Part 1: Conagra Foods the “Wells Fargo” of the Food Industry

First let me say I don’t gain any pleasure from giving you this information because I loved my job and I miss it plus there were some good people that were employed at this facility which is why I fought so hard for positive changes to be made with my job(bulk loading), the bulk loadout bay and the work environment.

Almost immediately you become aware of a considerable amount of change over taking place leading to an extreme amount of inconsistent behavior. Inconsistency with company rules, safety protocols, production and disciplinary actions. These constant inconsistencies were the most frustrating part of employment at the mill in Martins Creek, Pa..

The culture of intentional and unintentional ignorance of right and wrong, ignoring food safety rules, ignoring personal safety rules and do whatever you want as long as you get away with it was easily a close second to inconsistency. I include unintentional ignorance because of the poor training that existed at this facility. People doing my job(bulk loading) for less than a year and a half literally had no chance of doing there job properly. Whoever put together the training materials for this position cannot possibly have ever done the job. Until you do the job for 2, 3, 4 years and inspect thousands of trailers you are unaware of how poorly you were trained. Newly hired bulk loaders get the benefit of the doubt because I went through this transition myself.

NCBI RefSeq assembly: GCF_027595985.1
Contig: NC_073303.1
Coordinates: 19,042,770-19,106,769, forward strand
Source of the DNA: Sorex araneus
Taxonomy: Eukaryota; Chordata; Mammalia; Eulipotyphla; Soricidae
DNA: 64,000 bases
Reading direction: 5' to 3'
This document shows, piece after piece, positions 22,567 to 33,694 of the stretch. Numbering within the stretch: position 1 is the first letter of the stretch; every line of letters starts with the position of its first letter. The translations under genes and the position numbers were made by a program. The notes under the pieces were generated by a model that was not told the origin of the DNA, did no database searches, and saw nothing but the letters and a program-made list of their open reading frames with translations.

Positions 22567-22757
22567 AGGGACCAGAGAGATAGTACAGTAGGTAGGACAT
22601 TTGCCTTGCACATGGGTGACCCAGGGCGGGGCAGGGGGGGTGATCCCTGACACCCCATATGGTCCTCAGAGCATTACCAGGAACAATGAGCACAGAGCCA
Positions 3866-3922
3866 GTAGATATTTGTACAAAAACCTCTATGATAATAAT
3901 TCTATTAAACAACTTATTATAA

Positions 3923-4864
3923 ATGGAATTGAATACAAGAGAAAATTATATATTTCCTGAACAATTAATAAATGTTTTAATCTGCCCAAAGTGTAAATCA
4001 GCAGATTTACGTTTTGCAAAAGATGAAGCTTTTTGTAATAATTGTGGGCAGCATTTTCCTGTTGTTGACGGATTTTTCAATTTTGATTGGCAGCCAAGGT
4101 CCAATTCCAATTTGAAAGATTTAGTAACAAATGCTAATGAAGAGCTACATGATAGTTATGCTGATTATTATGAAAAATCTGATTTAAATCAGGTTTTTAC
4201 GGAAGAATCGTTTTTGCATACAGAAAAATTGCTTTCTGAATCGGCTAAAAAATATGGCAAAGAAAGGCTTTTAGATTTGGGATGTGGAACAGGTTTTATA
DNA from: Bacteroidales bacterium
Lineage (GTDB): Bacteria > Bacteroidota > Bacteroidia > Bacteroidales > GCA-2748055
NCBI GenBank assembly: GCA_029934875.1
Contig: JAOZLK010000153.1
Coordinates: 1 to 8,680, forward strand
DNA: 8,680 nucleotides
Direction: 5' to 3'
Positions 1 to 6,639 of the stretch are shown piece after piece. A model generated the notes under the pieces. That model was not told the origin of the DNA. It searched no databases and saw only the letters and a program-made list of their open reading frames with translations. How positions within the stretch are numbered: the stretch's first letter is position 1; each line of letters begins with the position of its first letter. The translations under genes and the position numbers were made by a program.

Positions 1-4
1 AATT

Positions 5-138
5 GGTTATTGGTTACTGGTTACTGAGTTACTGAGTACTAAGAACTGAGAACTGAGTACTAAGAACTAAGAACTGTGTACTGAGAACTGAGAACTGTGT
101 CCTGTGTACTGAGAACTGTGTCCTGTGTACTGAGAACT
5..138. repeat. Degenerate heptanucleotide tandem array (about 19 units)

Addressing the intentional ignorance is a different story. This is what made the job so difficult on a daily basis. Recently seeing interviews from managers at Wells Fargo has given me somewhat of a different view of what took place. It was a constant battle( I mean almost daily) with coworkers, truck drivers, tank washers, yard jockeys, managers of the trucking company and supervisors to follow rules. It was an environment of corruption. To some extent I understood their fears and pressure to take short cuts. Here’s the difference between some of the managers at Wells Fargo and the last managers I dealt with during my final year of employment with Conagra Foods. I just watched interviews with managers that hated what they were doing to their employees and some of them actually quit because it was making them sick. This was something I noticed with some of the managers involved with my first wrongful termination. They were uncomfortable with what they were putting me through. The managers involved with my last wrongful termination thrived and enjoyed every minute of what they were doing. They enjoyed having that power over another person. They gained recognition and advancement in the company. The company allowed it all to take place.

In the interest of making these posts shorter * see other parts to this story.

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